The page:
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- Campi ya Kanzi joins the Handpicked Africa collection
- Serengeti Explorer Camp to reopen in mid-December 2015 in time for the herds reaching Southern Serengeti
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- ResRequest's growing team
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- 10 Elephants Collared in Zimbabwe for Hwange Movement Study
- Kirstine Vercoe joins Kamili
- Elewana to open a new luxury tented camp in the Loisaba Conservancy
Camp Jabulani's elephant stables are upgradedBy Jabulani
Exciting new improvements are underway at the elephant stables. The elephants have grown in size exponentially since their arrival a decade ago, and these changes are extremely important for their mental and physical well-being.
The original stables took about 3 months to build in 2002. It was a push, with lots of long nights spent working under spotlights to get the job done, but they were finally completed on time. This was crucial as the 12 elephants were scheduled to arrive from Zimbabwe, where they had been rescued by imminent threat of death by war veterans. And let us not forget the young (and very small) Jabulani himself.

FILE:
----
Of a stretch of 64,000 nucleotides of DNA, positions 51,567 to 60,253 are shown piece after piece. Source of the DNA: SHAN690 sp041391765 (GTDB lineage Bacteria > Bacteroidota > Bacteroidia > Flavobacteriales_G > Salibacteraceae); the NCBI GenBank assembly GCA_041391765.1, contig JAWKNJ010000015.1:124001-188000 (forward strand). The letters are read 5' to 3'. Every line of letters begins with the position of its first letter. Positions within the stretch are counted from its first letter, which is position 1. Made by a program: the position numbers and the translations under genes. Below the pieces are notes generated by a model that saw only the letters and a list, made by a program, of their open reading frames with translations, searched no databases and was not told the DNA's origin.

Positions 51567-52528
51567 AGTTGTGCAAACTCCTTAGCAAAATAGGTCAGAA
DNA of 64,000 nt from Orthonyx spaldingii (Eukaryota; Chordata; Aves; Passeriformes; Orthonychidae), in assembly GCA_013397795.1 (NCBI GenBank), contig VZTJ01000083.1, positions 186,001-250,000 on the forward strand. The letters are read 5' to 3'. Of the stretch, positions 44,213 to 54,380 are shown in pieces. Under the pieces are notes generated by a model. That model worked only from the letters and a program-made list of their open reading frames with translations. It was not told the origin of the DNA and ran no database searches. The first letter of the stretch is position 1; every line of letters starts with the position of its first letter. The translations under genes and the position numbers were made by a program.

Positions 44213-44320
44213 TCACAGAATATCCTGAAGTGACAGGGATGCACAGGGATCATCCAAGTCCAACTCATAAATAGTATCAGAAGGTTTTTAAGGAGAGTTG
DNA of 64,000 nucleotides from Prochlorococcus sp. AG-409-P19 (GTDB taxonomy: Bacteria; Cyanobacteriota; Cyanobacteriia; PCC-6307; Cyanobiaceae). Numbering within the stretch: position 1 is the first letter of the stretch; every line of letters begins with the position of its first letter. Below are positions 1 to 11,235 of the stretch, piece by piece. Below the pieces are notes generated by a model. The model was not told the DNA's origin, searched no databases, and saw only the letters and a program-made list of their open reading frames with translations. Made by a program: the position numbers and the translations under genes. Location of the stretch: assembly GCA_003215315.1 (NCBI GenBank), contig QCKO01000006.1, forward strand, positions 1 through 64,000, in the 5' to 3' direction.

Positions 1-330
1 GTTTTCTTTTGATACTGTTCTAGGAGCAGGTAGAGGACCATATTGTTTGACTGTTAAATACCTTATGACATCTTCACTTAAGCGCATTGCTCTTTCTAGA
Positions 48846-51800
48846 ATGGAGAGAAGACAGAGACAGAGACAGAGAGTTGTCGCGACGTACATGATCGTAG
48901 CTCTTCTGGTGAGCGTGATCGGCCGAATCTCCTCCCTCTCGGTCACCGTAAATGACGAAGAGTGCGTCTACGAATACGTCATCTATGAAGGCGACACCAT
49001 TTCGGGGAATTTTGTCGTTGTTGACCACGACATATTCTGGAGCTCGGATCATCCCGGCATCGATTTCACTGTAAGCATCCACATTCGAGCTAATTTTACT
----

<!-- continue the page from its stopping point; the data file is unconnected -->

Upgrades to the stables include:
- Breaking down the internal structure of the stables, leaving just the external frame. This will also involve filling the holes and smoothing the surface where the original beams were concreted in.
- Erecting new 2.6m poles for the new structure.
- The sandy area inside the stables has been concreted in order to make cleaning easier, and the environment more hygienic.
- A ‘ramp’ will be erected around the stables (as the area is not level) to ensure the elephants are not injured when entering and exiting the area. The ramp is also a bit rougher in texture to prevent the pachyderms from slipping.
- For the two groups of elephants that are currently sleeping out in the open (fenced) areas, it is important to ensure that the new stable’s outdoor area is of a similar size. This will also involve assessing where the bulls sleep in relation to the females, and to gauge the ‘comfort’ distance they have already established between them.
Camp Jabulani prides itself in providing the best possible home for the herd.
The elephants’ stable area needs to be as spacious as possible to give them the freedom to choose between indoor or outdoor accommodations. The design will also allow for unexpected changes to be made fairly simply should certain dynamics change within the structure of the herd.
The new stables will consist of four independent areas under the current roof structure for shelter, each connected to an outdoor paddock area. This will allow the elephants freedom of movement between inside and out.